STAY COOL A Nutritionist’s Tips for Hydrating to Beat the HeatJul 30, 2021 09:54AM ● By Ramona Shires
Everyone loves Florida for our sunshine and warm weather. However, enjoying the Florida summers with our heat and humidity can take a toll on your body. Here are some tips to help keep cool and hydrated this summer.
Watch for Warning Signs
As your body heats up, you sweat to cool down. The sweat evaporates in the heat cooling the body. This is called evaporative cooling and is how air-conditioning works. If you sweat heavily on high temperature, high humidity days like we have in the summer in Florida, it can be dangerous. Losing water through sweat puts your body in a dehydrated state. The loss of fluids and key electrolytes (or body salts) such as sodium and potassium can lead to severe dehydration. Mild dehydration can drain our energy leaving us feeling tired. More severe dehydration states can lead to heat exhaustion or heatstroke.
Heat exhaustion can develop rapidly or over time. One minute you’re fine and then suddenly you feel light-headed, chilled, and sick. Signs and symptoms of heat exhaustion include cool, moist skin with goose bumps (feels like the chills from a fever), increased thirst, dizziness, headache, nausea, muscle cramps, rapid pulse, and even fainting. Treat mild heat exhaustion immediately by resting in a cool place (air-conditioned building, shady spot, or sit in front of a fan), drink cool water or sports drinks that contain electrolytes, eat something salty like salted nuts or potato chips, and put cool wet towels on the back of your neck or head. You should start feeling better quickly, usually within 15-30 minutes.
Heatstroke is life threatening and requires emergency treatment. If not treated, heatstroke can damage your brain, heart, kidneys, and muscles. One of the first signs to know is being overheated but not sweating. If you aren’t sweating when you know you should be, or you were sweating and then stopped, seek help immediately. Other signs and symptoms include high body temperature (104 F or higher), nausea and vomiting, throbbing headache, rapid breathing, and racing heart rate. These symptoms can lead to altered mental states such as confusion, slurred speech, delirium, seizures, and coma.Don’t Overdo It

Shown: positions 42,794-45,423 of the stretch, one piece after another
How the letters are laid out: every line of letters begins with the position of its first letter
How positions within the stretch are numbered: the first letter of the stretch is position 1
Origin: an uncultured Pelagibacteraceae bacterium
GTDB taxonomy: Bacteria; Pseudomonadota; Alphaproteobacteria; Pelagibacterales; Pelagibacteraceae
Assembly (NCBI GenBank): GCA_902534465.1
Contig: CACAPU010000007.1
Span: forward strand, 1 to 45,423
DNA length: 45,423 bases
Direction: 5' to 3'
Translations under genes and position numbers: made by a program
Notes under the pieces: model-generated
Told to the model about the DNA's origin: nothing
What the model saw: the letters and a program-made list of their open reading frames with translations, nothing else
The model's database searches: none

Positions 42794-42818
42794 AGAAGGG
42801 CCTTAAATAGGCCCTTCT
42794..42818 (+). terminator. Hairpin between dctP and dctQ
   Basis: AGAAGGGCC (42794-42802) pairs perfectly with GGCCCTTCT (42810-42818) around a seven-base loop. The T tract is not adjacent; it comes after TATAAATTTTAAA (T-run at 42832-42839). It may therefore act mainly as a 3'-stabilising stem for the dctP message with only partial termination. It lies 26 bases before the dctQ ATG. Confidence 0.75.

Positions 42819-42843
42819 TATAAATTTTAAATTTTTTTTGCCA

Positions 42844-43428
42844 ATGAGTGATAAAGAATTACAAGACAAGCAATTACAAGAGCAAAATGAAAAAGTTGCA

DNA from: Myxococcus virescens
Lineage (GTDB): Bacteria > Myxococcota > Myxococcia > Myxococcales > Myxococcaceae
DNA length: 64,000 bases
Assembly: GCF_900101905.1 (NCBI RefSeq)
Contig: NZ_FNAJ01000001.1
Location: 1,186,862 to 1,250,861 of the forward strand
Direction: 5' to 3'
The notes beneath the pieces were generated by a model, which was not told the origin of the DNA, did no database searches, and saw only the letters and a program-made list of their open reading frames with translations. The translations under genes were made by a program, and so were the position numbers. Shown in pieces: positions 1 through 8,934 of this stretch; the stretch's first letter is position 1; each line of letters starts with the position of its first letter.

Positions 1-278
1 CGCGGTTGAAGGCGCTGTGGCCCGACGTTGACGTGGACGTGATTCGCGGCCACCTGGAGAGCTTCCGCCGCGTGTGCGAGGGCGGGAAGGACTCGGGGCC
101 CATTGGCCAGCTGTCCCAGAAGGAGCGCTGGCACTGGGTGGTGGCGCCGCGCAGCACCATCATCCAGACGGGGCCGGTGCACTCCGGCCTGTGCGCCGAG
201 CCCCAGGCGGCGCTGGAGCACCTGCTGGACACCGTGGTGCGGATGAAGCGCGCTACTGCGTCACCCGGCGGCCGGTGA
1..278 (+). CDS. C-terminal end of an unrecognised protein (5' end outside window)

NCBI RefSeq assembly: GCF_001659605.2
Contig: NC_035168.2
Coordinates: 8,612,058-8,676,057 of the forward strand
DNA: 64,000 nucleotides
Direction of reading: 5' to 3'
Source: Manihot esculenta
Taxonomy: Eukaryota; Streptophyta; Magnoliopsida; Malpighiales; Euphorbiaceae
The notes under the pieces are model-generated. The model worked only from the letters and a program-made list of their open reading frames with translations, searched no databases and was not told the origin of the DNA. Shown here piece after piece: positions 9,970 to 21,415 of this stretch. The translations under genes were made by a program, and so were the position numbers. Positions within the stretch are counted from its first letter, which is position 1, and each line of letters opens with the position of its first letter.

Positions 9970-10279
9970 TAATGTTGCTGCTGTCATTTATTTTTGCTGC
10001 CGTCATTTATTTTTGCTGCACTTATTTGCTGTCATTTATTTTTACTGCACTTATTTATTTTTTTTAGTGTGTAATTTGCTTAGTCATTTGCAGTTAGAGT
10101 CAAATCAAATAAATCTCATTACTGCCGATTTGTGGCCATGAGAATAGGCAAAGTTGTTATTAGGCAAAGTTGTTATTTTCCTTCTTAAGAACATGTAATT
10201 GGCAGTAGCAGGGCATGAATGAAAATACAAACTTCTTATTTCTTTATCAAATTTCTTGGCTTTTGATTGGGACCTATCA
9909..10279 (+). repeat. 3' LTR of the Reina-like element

During June through August, activities like mowing the lawn, heavy gardening, and strenuous exercise should be avoided during the hottest part of the day, usually 12pm to 4pm. Early mornings and late afternoons are much better options for most people. If you must be outside during the heat, maybe enjoying one of our beautiful beaches, be sure to drink plenty of cold water and eat snacks frequently to help keep your body cool and hydrated. Remember alcoholic beverages are dehydrating, so mix in water with your fruity, tropical drinks!Enjoy Seasonal Foods
Mother Nature knows our body needs more water and electrolytes in the summer and has provided us with a tasty option – ripe and juicy summer fruits and vegetables! It makes sense that so many summer BBQs and picnics include fruit trays and salads. Watermelon is primarily water (the name definitely gives it away) and gives you potassium, a key electrolyte. Cantaloupe and honeydew melons are also good choices. Other high potassium/high water content fruits include apples, citrus (oranges, tangerines, grapefruit), avocados (guacamole and chips… ole!), guavas, mangos, kiwifruit, strawberries, and cherries. Summer vegetables like cucumbers, tomatoes, celery, lettuce, yellow squash, and zucchini are high water content options. One of my favorite summer salads is chopped cucumbers, tomatoes, and feta marinated in Italian dressing. It's so refreshing and chocked full of electrolytes.
Stay Away From Sugar
Sweets like icees/slurpees, sodas, popsicles, frozen freezer pops, and sugary juice drinks are very appealing to both kids and adults during the summertime but be careful with your sugar intake during the hot summer months. High amounts of sugary foods and drinks causes increased urination resulting in fluid loss. Basically, your body is trying to flush out the excess sugar and needs more water to accomplish it, stealing it from the cells which leads to dehydration. More sugar in your blood triggers the body to compensate again by pulling water from your cells and skin into the blood to keep the blood balanced. Beach and pool days will be no fun if kids get an upset stomach, headache, and cranky from too much sugar in the heat! Better off giving them lots of watermelon and other high-water fruits instead.
Using these tips during the hot summer months will help you stay healthy and enjoy all that Florida summers have to offer. Remember… drink your water!
Ramona Shires is a naturopathic doctor and a registered dietician
nutritionist and the owner of White Sands Natural Health, in
Pensacola. For appointments or information, call 850-739-1000